Our Spiritual Springtime
In spite of the rather unseasonable snow on Palm Sunday,
one of the joys of living in this part of the world is that
we experience all four seasons. Springtime seems to be
the most anticipated season of the year. The exhaustion
of the cold winter months, the budding of trees and
flowers, and the increased hours of sunlight orient us to
heightened springtime enjoyments. The celebration of
Easter fits well with this time of the year. Like the
uncertain transition of winter into spring, however, we
approach Easter through the Triduum—the tumultuous
three days of Jesus’ suffering, death and resurrection.
Good Friday reminds us of the pain in our own lives.
Jesus suffering comprised physical, emotional and
psychological pain. He went through the pain of
rejection, the pain of betrayal, the physical pain, and
the most intense pain of all--spiritual pain. He took on
the sins of humankind, all crimes and wrongdoings that
have been committed. His cry from the cross, "My God,
my God why have you forsaken me?” expresses his
spiritual pain. Good Friday shows us that Jesus
understands pain. Every pain we go through, Jesus
understands and he is capable of helping us endure
It is important to note that on Holy Thursday, before he
went through this experience of unspeakable pain, Jesus
gathered his disciples, his friends, in his favorite place
of prayer (Matthew 26:36-39), Gethsemane. Here,
Jesus asked the disciples to be present with him. He goes
on to pray and asks the disciples to join him in prayer.
The story tells us that Jesus did not hide his feelings of
pain. May he teach us that it is okay to disclose our pain.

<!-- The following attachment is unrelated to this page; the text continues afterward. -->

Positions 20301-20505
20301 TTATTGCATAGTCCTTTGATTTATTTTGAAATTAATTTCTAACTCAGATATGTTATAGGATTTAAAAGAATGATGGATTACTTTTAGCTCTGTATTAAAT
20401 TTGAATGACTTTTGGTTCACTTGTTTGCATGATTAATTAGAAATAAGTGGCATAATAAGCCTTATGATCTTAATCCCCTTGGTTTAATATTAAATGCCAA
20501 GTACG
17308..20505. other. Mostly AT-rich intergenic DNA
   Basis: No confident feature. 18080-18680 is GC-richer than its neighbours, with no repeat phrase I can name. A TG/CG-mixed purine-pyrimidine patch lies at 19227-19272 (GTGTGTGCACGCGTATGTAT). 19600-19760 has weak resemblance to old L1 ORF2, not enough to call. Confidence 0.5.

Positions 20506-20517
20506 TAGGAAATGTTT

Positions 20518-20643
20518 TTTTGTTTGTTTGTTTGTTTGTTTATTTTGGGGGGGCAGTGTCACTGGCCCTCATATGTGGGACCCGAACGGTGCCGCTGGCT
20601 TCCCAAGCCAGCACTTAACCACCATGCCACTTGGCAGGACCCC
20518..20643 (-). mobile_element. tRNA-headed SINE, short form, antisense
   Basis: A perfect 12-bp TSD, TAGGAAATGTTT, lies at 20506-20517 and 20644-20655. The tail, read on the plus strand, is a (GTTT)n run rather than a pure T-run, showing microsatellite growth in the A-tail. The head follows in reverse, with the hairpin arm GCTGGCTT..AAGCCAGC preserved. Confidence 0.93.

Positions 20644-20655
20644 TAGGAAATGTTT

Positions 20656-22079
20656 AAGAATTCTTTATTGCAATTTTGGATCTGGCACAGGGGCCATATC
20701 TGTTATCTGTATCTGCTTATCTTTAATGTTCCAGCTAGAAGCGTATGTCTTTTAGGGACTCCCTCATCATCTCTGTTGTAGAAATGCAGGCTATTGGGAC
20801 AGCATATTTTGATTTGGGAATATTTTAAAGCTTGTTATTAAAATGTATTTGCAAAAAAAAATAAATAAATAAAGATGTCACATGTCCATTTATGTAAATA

Holy Thursday and Good Friday encourage us to express
our pain to our closest friends. We are also encouraged
to be present with others when they are in pain. God
and friends were the sources of strength for Jesus at
Gethsemane. May we always count on friends during
our times of pain, and may we always turn to God for
strength, help, and hope.
Significantly, Good Friday reminds us how we benefit
from Jesus’ psychological, physical, emotional, and
spiritual pain. The words, “It is finished,” that Jesus
spoke with his last breath are essential in the faith story
of Christianity. With these words, Jesus tells the Father
and the world that the work of salvation is complete.
He proclaims that all debts of sin are settled and that
all the prophecies of the Old Testament are fulfilled.
Moreover, Jesus utters even more important words,
the words of love and forgiveness. On the cross, Jesus
gives us a new way to experience God--through love
and mercy. On Good Friday we contemplate the
mystery of God’s unconditional love and mercy that
wipes away every sin we have committed and ever
will commit. Jesus became our best friend on Calvary.
May you always experience Jesus as your friend.
Easter then resembles spring. We spring out of
Good Friday like new creatures with new life and new
relationships. Easter is our spiritual spring. The
Resurrection story begins with Mary Magdalene’s visit
to the tomb while it was still dark. This darkness may
reflect her spiritual darkness and our own. Maybe Mary
Magdalene reminds us of the days when we get up early
in the morning contemplating the worries and woes of the
day. If so, then may she also remind us that if we start
our days by looking for Jesus, we will find him and he
will stay with us all day! Coming to worship today, we
join Mary Magdalene looking for Jesus. The good news
is that we find not a dead body in a cold, dark tomb
but the glorious risen Christ bringing light to our days!
We welcome you to St. Catherine Labouré as you come
to celebrate the good news of Easter and the warmth
and renewed life of Springtime. You are always
welcome here. We pray with you that the risen Christ
may shine the light of God’s love and mercy in your
heart and soul in every way in every season of your life.
May you and your family have a blessed Easter.
With you a Christian, for you a priest.
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